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EV Business Leaders Highlight MI Infrastructure, Innovation Progress


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    Electric vehicle (EV) industry leaders in Michigan are touting the state's progress toward electrifying the transportation sector and improving infrastructure.

    With funding coming in from the Infrastructure Investments and Jobs Act, they stressed the transition is an opportunity for Michigan, as a major hub of automobile production.

    Minoj Karwa, vice president of worldwide sales for Dearborn-based Rhombus Energy Solutions, said technological, supply-chain and manufacturing innovations make it a big moment for creating jobs, and for getting EVs to consumers.

    "The vehicles are here. They're available. Not just high-end luxury vehicles. Not just passenger cars," Karwa observed. "We're working on providing infrastructure for transit buses, school buses, garbage trucks, last-mile delivery, off-road. It's tremendous."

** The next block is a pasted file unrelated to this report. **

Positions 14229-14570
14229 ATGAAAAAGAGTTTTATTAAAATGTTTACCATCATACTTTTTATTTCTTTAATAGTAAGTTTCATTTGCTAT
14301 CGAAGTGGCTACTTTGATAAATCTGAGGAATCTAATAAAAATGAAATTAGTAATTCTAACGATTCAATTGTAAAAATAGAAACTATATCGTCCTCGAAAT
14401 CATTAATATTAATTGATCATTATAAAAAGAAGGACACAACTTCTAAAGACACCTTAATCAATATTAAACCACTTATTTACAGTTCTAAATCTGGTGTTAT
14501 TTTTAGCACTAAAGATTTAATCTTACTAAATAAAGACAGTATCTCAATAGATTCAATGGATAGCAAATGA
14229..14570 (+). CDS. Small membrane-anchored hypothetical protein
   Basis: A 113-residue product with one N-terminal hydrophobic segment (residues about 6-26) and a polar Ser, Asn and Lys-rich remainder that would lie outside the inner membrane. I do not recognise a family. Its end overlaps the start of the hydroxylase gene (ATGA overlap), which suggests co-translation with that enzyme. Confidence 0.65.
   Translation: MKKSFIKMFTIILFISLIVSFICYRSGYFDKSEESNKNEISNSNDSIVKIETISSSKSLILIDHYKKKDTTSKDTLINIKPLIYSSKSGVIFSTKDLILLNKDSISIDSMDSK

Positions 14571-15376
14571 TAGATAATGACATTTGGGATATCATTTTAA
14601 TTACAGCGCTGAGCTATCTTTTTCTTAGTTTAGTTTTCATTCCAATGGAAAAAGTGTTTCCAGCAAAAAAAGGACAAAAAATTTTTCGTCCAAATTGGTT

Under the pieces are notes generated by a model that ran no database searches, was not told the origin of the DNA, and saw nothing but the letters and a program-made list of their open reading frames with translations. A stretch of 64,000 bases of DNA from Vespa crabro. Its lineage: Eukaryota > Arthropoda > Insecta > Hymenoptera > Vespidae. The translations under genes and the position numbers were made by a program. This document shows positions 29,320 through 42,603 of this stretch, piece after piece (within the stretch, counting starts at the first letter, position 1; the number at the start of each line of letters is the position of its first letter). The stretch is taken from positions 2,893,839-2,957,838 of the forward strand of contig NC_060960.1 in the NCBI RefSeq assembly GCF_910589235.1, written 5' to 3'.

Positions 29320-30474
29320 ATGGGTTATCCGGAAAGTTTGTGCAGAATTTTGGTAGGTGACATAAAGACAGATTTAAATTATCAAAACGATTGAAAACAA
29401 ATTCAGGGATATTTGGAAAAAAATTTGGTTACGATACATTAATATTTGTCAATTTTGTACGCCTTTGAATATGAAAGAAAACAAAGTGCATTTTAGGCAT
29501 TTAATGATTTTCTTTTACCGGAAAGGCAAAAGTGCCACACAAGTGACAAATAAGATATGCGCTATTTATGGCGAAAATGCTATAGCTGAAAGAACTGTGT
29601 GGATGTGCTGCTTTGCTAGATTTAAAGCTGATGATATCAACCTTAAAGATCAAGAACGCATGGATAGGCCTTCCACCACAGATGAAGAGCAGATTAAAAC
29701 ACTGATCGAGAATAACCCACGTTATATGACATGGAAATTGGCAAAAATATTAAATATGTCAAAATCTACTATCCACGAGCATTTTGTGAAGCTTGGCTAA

Karwa was a panelist in a roundtable discussion hosted by Clean Fuels Michigan and the Environmental Defense Fund. He pointed out his company has pioneered a direct current charger known as "vehicle-to-grid," meaning unused energy when users plug in at night can be restored to the power grid for use elsewhere.

    Natalia Swalnick, director of government affairs for ROUSH CleanTech in Livonia, noted as states work to transition to electric vehicles, it is also important to clean up the power grid. She noted across the U.S., some utilities are using more renewable energy, while others still rely mostly on fossil fuels.

    "And an electric vehicle, the thing that's great about it is it's the only vehicle that gets cleaner the more you drive it," Swalnick emphasized. "Because more utilities across the United States do have a commitment to moving to cleaner sources of energy as time goes on."

    Terry Travis, co-founder and director of EVHybridNoire, a national network of diverse electric-vehicle drivers and enthusiasts, said it is key to reach out to let the public know about EV benefits, from reduced air pollution to a smoother drive.

    "There's an opportunity for folks in urban cores, and rural communities and BIPOC communities, to really be at the crosshairs of a transformational way of thinking about mobility and transportation," Travis asserted. "Hopefully, those communities will also be the beneficiaries of some of those jobs."

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